As one of the most important parts of a home, the roof needs to be inspected every few years, especially before selling a property. This inspection includes a close-up look at all roofing components, including shingles or tiles, flashing, fascia, soffit 4, gutters, and chimneys. The inspector looks for broken, chipped, or cracked shingles 5 and warped or blistered sections that may need replacing. Significant moss growth may be a sign of a decaying roof, which warrants further investigation. Professional roof inspection companies charge around $100 to $600 for roof inspections, depending on the roof’s size and slope.

HVAC Inspection Cost

Heating, ventilation and air conditioning are the keys to a comfortable, climate-controlled home. This is one of the main parts of a full home inspection and included in a 4 point inspection as well. The home inspector will test the functionality of the furnace, AC unit, heat pump 6 and thermostat 7 while also checking the visible insulation. The inspector should also keep an eye out for indications of gas or carbon monoxide leaks. Sometimes the AC system may just need a bit of fine-tuning, and in other cases a full replacement may be required. The inspector should provide all of the information on the HVAC findings in the report. An HVAC inspection typically costs between $210-$260.

Foundation Inspection Cost

All homes have a foundation. This structural support lays the framework for the entire home and prevents the building from caving in and collapsing. The average structural inspection cost is more than other inspections due to the high level of care and extensive area that needs to be covered. As part of a foundation inspection, the inspector checks to ensure the foundation is still structurally sound. They ensure that no major chips, cracks, or broken sections need to be addressed. Foundation repairs require a lot of work and can be very costly, which is why these inspections are so important. Homebuyers should expect the average basement inspection cost to fall between $500 and $1,000 due to the scope of work involved and the time necessary to investigate the foundation thoroughly.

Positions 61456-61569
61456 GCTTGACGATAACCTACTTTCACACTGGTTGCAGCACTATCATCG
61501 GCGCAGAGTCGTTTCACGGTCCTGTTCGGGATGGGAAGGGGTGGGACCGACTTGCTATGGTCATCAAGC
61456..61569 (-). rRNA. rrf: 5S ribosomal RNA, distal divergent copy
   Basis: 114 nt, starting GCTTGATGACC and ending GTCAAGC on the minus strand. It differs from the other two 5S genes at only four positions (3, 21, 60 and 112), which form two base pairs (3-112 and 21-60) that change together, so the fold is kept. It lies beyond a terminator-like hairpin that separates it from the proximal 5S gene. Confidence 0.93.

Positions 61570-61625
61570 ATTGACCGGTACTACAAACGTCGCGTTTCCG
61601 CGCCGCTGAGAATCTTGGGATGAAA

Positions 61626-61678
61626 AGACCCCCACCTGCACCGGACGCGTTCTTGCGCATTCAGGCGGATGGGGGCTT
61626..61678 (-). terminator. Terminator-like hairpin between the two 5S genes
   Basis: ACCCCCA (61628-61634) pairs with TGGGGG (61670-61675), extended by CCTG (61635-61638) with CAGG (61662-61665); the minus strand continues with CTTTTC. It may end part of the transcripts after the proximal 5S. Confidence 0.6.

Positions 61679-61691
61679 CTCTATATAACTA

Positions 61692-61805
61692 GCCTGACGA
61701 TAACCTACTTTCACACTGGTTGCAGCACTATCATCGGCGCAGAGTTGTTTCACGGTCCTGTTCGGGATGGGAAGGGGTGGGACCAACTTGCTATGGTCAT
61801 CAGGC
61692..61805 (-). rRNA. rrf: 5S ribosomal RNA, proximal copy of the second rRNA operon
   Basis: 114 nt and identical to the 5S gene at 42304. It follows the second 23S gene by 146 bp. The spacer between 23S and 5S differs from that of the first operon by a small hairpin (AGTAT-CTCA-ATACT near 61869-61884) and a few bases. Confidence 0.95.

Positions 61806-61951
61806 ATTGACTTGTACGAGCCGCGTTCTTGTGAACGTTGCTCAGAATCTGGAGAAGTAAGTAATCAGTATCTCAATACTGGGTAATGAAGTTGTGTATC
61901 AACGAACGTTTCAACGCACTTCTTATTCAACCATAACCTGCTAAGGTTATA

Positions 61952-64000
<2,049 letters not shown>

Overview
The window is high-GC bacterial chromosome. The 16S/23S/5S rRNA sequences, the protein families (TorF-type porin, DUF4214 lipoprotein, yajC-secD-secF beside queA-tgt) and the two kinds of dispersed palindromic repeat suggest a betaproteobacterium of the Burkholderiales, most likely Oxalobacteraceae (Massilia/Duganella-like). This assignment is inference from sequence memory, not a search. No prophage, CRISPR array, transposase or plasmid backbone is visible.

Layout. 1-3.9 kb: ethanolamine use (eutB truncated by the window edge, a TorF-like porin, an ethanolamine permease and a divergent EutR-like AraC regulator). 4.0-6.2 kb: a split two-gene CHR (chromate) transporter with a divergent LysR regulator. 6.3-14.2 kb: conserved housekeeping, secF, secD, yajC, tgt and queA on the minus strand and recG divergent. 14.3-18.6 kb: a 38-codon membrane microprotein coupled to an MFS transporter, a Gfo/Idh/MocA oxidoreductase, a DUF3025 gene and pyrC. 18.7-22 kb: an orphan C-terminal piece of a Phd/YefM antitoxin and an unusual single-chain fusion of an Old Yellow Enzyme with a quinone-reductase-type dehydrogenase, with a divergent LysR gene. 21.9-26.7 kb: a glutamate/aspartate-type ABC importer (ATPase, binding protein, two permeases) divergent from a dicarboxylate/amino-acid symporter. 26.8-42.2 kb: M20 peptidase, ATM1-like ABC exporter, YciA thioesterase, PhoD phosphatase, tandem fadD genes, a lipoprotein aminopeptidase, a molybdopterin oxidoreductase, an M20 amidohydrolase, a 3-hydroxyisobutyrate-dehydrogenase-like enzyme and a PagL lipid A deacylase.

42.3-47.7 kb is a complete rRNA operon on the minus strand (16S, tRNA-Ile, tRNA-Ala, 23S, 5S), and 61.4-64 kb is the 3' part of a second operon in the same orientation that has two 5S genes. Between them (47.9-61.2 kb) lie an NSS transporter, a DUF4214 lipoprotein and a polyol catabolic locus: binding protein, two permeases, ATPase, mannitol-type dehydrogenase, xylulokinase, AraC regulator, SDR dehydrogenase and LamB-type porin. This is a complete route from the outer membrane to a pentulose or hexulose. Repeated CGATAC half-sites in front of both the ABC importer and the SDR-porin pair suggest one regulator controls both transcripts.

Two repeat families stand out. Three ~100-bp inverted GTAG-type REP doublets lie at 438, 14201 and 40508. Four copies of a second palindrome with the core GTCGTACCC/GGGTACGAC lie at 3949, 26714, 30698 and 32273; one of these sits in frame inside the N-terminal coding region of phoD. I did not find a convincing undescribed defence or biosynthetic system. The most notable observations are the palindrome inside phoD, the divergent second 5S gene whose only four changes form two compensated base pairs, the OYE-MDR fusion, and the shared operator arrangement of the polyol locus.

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Specialty Home Inspection Cost by Type

Specialty inspections can also be conducted on a house. These are not typically part of a standard home inspection. These specialty inspections are carried out by specialists in their fields and can cost extra. Below are some common specialty inspections.


Average Price for Home Inspection

Average Price for Home Inspection


Specialty InspectionCost
Sewer$75-$600
Radon$110-$200
Pool$150-$275
Asbestos$250-$750
Well$300-$550
Septic$300-$600
Lead$350-$500
Mold$400-$800
Soil$400-$1,200


Sewer Inspection Cost

The sewer is an undoubtedly important part of the home, as it carries away waste and keeps the house clean and safe from potential health hazards. Issues with the plumbing and sewer system can be costly to repair, which explains why many buyers chose a specialty inspection just to cover their bases. In a sewer inspection, plumbing inspectors attach a camera to a snake line and put it down the sewer pipe 8 to detect any cracks, leaks, plugs, or other problems. Depending on the time required and technology used, the average cost for sewer inspections is between $75 and $600.

Radon Inspection Cost